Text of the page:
Arun Shourie, seemingly reconciled to LK Advani never becoming Prime Minister, touts Narendra Modi as a replacement candidate. Arun Jaitley seconds the motion.
It’s time to recall what one of India’s leading intellectuals, clinical psychologist and social scientist, Ashis Nandy, had to say after meeting Modi 17 years ago.
Almost nothing reveals the decline and degeneration of Gujarati middle class culture more than its present Chief Minister, Narendra Modi. Not only has he shamelessly presided over the riots and acted as the chief patron of rioting gangs, the vulgarities of his utterances have been a slur on civilised public life. His justifications of the riots, too, sound uncannily like that of Slobodan Milosevic, the Serbian president and mass murderer who is now facing trial for his crimes against humanity. I often wonder these days why those active in human rights groups in India and abroad have not yet tried to get international summons issued against Modi for colluding with the murder of hundreds and for attempted ethnic cleansing. If Modi’s behaviour till now is not a crime against humanity, what is?
More than a decade ago, when Narendra Modi was a nobody, a small-time RSS pracharak trying to make it as a small-time BJP functionary, I had the privilege of interviewing him along with Achyut Yagnik, whom Modi could not fortunately recognise. (Fortunately because he knew Yagnik by name and was to later make some snide comments about his activities and columns.) It was a long, rambling interview, but it left me in no doubt that here was a classic, clinical case of a fascist. I never use the term ‘fascist’ as a term of abuse; to me it is a diagnostic category comprising not only one’s ideological posture but also the personality traits and motivational patterns contextualising the ideology.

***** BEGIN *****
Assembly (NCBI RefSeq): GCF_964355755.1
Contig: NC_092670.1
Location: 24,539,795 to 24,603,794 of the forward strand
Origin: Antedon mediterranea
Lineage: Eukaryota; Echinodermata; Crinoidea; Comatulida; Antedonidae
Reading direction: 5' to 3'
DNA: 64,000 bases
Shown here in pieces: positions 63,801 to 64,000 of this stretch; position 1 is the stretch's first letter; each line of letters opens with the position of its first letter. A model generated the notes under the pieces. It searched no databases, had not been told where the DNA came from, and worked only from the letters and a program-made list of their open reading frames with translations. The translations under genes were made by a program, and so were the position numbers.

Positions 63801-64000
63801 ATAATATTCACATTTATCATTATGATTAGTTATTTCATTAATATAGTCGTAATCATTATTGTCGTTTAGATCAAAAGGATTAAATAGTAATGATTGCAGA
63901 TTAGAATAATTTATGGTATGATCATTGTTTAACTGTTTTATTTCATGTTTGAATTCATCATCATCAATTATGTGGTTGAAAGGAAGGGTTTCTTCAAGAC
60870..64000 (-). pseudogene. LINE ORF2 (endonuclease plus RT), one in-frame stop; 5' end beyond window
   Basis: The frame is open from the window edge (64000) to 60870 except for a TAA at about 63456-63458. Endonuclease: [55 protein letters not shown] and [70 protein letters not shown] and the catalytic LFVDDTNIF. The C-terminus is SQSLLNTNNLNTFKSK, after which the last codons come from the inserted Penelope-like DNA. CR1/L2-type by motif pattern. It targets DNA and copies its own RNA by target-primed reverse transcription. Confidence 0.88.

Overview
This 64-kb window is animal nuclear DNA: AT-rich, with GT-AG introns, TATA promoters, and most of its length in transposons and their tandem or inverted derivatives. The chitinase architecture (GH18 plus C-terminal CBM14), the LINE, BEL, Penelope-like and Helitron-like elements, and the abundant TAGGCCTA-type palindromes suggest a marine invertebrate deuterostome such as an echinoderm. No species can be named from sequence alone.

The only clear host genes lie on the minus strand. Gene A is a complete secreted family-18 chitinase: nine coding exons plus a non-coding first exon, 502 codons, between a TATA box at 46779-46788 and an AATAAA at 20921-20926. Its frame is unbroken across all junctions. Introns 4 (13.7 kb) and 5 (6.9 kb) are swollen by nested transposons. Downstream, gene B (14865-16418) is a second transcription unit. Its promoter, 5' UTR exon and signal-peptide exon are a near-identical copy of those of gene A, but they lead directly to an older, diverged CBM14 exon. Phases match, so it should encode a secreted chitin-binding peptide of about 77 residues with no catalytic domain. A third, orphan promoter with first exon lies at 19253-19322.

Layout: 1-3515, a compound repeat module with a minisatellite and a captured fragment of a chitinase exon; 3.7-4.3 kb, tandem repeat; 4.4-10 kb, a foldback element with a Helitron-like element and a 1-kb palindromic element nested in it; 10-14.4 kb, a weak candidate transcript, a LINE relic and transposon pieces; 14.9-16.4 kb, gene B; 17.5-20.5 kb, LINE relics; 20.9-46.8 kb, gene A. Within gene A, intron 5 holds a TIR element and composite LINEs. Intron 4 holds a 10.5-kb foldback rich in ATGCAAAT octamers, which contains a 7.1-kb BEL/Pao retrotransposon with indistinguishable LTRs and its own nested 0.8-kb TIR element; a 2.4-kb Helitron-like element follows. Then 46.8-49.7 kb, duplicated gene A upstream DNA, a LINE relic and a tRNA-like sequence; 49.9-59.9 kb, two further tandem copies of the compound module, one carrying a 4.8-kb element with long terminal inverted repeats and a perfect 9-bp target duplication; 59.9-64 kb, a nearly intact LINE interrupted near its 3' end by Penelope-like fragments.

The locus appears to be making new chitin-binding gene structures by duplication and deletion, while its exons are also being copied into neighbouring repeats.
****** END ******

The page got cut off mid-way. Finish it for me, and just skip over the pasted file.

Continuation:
Modi, it gives me no pleasure to tell the readers, met virtually all the criteria that psychiatrists, psycho-analysts and psychologists had set up after years of empirical work on the authoritarian personality. He had the same mix of puritanical rigidity, narrowing of emotional life, massive use of the ego defence of projection, denial and fear of his own passions combined with fantasies of violence – all set within the matrix of clear paranoid and obsessive personality traits. I still remember the cool, measured tone in which he elaborated a theory of cosmic conspiracy against India that painted every Muslim as a suspected traitor and a potential terrorist. I came out of the interview shaken and told Yagnik that, for the first time, I had met a textbook case of a fascist and a prospective killer, perhaps even a future mass murderer.
The very fact that he has wormed his way to the post of the chief minister of Gujarat tells you something about our political process and the trajectory our democracy has traversed in the last fifty years. I am afraid I cannot look at the future of the country with anything but great foreboding.
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